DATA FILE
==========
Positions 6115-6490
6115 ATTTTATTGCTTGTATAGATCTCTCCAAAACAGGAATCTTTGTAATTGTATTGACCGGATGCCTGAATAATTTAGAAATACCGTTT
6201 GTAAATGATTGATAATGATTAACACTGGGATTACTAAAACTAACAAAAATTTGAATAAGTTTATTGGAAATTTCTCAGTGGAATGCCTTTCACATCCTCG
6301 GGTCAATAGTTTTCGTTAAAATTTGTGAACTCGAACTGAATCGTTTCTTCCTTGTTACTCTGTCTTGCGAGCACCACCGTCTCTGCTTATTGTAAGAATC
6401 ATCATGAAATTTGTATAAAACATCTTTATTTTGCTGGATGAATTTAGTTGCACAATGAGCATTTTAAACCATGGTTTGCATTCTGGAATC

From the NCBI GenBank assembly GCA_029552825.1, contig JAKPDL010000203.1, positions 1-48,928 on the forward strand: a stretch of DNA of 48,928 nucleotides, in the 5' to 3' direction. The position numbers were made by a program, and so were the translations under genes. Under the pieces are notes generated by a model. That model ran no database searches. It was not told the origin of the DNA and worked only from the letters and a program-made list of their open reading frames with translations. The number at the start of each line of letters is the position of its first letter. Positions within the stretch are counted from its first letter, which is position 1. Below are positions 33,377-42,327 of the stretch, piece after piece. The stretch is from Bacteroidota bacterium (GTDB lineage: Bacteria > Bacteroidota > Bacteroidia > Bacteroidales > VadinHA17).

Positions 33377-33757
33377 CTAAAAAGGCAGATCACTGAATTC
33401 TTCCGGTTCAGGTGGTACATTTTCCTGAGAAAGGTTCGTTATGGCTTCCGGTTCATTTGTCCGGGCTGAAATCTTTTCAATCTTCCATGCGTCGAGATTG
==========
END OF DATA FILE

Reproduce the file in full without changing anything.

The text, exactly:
Positions 6115-6490
6115 ATTTTATTGCTTGTATAGATCTCTCCAAAACAGGAATCTTTGTAATTGTATTGACCGGATGCCTGAATAATTTAGAAATACCGTTT
6201 GTAAATGATTGATAATGATTAACACTGGGATTACTAAAACTAACAAAAATTTGAATAAGTTTATTGGAAATTTCTCAGTGGAATGCCTTTCACATCCTCG
6301 GGTCAATAGTTTTCGTTAAAATTTGTGAACTCGAACTGAATCGTTTCTTCCTTGTTACTCTGTCTTGCGAGCACCACCGTCTCTGCTTATTGTAAGAATC
6401 ATCATGAAATTTGTATAAAACATCTTTATTTTGCTGGATGAATTTAGTTGCACAATGAGCATTTTAAACCATGGTTTGCATTCTGGAATC

From the NCBI GenBank assembly GCA_029552825.1, contig JAKPDL010000203.1, positions 1-48,928 on the forward strand: a stretch of DNA of 48,928 nucleotides, in the 5' to 3' direction. The position numbers were made by a program, and so were the translations under genes. Under the pieces are notes generated by a model. That model ran no database searches. It was not told the origin of the DNA and worked only from the letters and a program-made list of their open reading frames with translations. The number at the start of each line of letters is the position of its first letter. Positions within the stretch are counted from its first letter, which is position 1. Below are positions 33,377-42,327 of the stretch, piece after piece. The stretch is from Bacteroidota bacterium (GTDB lineage: Bacteria > Bacteroidota > Bacteroidia > Bacteroidales > VadinHA17).

Positions 33377-33757
33377 CTAAAAAGGCAGATCACTGAATTC
33401 TTCCGGTTCAGGTGGTACATTTTCCTGAGAAAGGTTCGTTATGGCTTCCGGTTCATTTGTCCGGGCTGAAATCTTTTCAATCTTCCATGCGTCGAGATTG